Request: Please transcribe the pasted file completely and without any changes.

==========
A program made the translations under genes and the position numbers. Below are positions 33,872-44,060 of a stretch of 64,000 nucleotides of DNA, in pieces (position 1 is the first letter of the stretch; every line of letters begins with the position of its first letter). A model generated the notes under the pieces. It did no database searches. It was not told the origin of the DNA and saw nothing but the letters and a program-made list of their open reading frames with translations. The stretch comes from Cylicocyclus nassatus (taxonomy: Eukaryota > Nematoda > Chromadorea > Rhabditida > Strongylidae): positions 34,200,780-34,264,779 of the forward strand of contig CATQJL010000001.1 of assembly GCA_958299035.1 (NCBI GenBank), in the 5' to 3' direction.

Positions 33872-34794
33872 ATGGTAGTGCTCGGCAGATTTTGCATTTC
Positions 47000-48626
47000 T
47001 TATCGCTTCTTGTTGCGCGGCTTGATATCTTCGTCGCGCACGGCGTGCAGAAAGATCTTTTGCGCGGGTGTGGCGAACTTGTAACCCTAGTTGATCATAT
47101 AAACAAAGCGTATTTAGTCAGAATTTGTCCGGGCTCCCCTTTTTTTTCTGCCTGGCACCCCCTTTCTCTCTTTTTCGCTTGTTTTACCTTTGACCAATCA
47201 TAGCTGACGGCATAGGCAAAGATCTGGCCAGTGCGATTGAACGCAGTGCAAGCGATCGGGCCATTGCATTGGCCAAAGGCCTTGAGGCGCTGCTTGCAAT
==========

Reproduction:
A program made the translations under genes and the position numbers. Below are positions 33,872-44,060 of a stretch of 64,000 nucleotides of DNA, in pieces (position 1 is the first letter of the stretch; every line of letters begins with the position of its first letter). A model generated the notes under the pieces. It did no database searches. It was not told the origin of the DNA and saw nothing but the letters and a program-made list of their open reading frames with translations. The stretch comes from Cylicocyclus nassatus (taxonomy: Eukaryota > Nematoda > Chromadorea > Rhabditida > Strongylidae): positions 34,200,780-34,264,779 of the forward strand of contig CATQJL010000001.1 of assembly GCA_958299035.1 (NCBI GenBank), in the 5' to 3' direction.

Positions 33872-34794
33872 ATGGTAGTGCTCGGCAGATTTTGCATTTC
Positions 47000-48626
47000 T
47001 TATCGCTTCTTGTTGCGCGGCTTGATATCTTCGTCGCGCACGGCGTGCAGAAAGATCTTTTGCGCGGGTGTGGCGAACTTGTAACCCTAGTTGATCATAT
47101 AAACAAAGCGTATTTAGTCAGAATTTGTCCGGGCTCCCCTTTTTTTTCTGCCTGGCACCCCCTTTCTCTCTTTTTCGCTTGTTTTACCTTTGACCAATCA
47201 TAGCTGACGGCATAGGCAAAGATCTGGCCAGTGCGATTGAACGCAGTGCAAGCGATCGGGCCATTGCATTGGCCAAAGGCCTTGAGGCGCTGCTTGCAAT